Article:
RED 2 is the second helping of the retirees’ action thriller – the Best Exotic Marigold Hotel of shoot-em-ups, if you will. Bruce Willis once again leads the line, surrounded by a bunch of grey-hair thespians in an attempt to chase down a nuclear weapon.
This movie see the return of John Malkovich, Helen Mirren, Morgan Freeman and the ever tiresome Mary Louise Parker.
Frank Moses is forced all-too-willingly out of domestic bliss when his old friend Marvin (John Malkovich) comes asking for help. He soon he finds himself on the trail of a nuclear weapon hidden somewhere in Moscow.
Like the first movie, it’s played for laughs in-between bouts of mayhem; most of the gags are off-target, though Mirren’s gets a pretty good kill ratio.
RED stands for ‘Retired, Extremely Dangerous’, but in RED 2 it presumably means ‘Repetitive, Extremely Dull’. The first RED had lively dialogue and gave fine actors in their 50s and 60s the chance to star in a cheerfully ridiculous action movie. Everyone in it seemed to enjoy the experience, and their high spirits were infectious. RED 2 is louder and bigger than the original, but not better.
The pleasure and pain continue to lie in the sight of good actors slumming it. However, the novelty of
watching Helen Mirren shooting large guns or casually disposing of her victims in an acid bath has worn off and John Malkovich’s wide range of goofy reactions can’t disguise the fact he has hardly anything witty to say.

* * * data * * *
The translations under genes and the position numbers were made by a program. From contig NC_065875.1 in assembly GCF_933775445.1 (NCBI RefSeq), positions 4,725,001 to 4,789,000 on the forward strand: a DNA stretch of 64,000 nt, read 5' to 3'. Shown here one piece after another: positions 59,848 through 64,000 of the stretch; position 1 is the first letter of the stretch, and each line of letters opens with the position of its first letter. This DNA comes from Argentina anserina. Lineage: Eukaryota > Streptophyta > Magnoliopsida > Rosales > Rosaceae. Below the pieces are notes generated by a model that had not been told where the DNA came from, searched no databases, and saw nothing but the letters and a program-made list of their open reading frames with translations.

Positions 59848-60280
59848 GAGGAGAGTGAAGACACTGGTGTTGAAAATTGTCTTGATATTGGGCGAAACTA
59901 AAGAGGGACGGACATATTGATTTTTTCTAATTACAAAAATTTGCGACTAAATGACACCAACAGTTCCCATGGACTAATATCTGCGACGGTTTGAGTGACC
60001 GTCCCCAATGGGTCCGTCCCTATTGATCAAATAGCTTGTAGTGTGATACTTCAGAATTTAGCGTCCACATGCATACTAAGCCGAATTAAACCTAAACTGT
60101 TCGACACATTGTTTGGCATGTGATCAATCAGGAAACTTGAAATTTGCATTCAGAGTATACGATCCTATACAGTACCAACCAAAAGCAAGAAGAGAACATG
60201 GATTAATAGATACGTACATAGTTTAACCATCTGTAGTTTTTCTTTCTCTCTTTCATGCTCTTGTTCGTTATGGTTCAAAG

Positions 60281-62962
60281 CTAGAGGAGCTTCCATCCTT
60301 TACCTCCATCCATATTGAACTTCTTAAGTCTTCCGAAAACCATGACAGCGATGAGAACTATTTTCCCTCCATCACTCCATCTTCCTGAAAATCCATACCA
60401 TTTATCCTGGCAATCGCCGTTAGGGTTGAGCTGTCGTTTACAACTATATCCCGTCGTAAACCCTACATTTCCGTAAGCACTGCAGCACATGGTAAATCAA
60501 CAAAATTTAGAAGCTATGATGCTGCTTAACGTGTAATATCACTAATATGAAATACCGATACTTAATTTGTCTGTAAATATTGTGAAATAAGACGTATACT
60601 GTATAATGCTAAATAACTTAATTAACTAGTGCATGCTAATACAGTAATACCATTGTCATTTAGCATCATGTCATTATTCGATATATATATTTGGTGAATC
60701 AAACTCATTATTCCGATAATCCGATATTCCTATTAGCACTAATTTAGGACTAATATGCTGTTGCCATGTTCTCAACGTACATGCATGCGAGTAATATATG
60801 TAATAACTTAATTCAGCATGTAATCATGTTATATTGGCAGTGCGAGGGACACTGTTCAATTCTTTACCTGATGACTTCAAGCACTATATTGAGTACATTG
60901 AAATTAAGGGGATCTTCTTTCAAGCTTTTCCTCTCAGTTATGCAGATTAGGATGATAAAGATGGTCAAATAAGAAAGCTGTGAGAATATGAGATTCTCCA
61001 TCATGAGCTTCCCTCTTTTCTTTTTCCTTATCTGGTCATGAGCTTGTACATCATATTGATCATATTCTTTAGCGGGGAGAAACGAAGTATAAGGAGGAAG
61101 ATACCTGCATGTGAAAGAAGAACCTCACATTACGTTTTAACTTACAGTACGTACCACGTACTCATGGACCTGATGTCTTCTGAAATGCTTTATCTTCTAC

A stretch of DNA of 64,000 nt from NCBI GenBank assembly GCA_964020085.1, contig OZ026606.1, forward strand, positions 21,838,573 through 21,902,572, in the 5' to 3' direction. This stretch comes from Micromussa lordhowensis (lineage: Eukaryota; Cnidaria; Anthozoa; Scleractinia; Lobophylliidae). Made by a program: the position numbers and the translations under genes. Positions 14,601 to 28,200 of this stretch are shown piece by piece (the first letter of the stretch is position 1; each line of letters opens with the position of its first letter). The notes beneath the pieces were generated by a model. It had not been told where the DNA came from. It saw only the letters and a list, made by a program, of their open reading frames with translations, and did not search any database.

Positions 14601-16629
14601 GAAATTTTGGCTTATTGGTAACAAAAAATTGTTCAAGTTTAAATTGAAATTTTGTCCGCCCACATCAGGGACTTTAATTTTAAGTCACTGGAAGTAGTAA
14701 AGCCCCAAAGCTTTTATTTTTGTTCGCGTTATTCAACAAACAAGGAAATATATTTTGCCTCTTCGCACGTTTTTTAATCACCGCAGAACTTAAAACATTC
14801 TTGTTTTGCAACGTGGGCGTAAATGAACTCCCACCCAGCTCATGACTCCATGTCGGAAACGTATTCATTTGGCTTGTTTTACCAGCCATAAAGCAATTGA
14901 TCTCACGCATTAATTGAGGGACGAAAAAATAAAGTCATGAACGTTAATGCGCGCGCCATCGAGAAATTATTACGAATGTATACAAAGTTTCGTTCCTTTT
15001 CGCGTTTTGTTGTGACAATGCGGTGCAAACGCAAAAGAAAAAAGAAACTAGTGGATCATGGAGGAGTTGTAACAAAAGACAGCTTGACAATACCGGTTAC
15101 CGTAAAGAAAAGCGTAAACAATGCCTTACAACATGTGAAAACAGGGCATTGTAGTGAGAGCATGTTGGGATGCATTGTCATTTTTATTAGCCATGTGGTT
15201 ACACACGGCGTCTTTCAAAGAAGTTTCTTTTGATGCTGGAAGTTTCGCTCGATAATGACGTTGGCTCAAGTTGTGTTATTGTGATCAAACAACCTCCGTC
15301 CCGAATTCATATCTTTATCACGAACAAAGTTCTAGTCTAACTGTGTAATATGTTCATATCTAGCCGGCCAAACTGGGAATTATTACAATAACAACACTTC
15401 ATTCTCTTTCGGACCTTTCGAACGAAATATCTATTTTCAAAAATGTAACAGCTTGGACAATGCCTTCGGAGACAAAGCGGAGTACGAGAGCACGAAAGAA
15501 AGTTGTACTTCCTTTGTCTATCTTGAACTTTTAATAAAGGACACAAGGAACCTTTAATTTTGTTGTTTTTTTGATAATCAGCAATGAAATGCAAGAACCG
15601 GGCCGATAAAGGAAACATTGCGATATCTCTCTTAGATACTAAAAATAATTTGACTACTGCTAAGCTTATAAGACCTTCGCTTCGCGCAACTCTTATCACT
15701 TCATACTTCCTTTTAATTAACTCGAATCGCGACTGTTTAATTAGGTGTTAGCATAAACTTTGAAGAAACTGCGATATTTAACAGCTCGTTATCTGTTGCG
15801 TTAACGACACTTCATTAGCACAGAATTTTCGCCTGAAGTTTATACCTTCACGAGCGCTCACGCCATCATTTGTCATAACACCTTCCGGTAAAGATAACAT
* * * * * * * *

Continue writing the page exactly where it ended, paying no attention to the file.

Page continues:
The sense of talent wasted is particularly oppressive when it comes to the villains. David Thewlis is embarrassingly lousy as a murderous wine snob. Catherine Zeta-Jones is over-the-top, unfunny and apparently dipped in orange wax as a Russian secret agent with a bad fringe.
Anthony Hopkins is frighteningly terrible as a brilliant scientist kept in solitary confinement for 32 years, but who on release embarks on a series of abrupt character changes that make no sense at all. The chief culprit here is atrocious screenwriting by Jon and Erich Hoeber (who also scuppered last year’s disastrous Battleship). Gimmicky visual references to the film’s comic-strip origins serve only to emphasise how boring and old-fashioned the shooting style is.
Like most sequels this summer, it is factory product manufactured for the masses with little or no thought of quality, coherence or meaning. Its existence owes everything to studio accountancy, nothing at all to artistic enterprise.
By Ruth Walker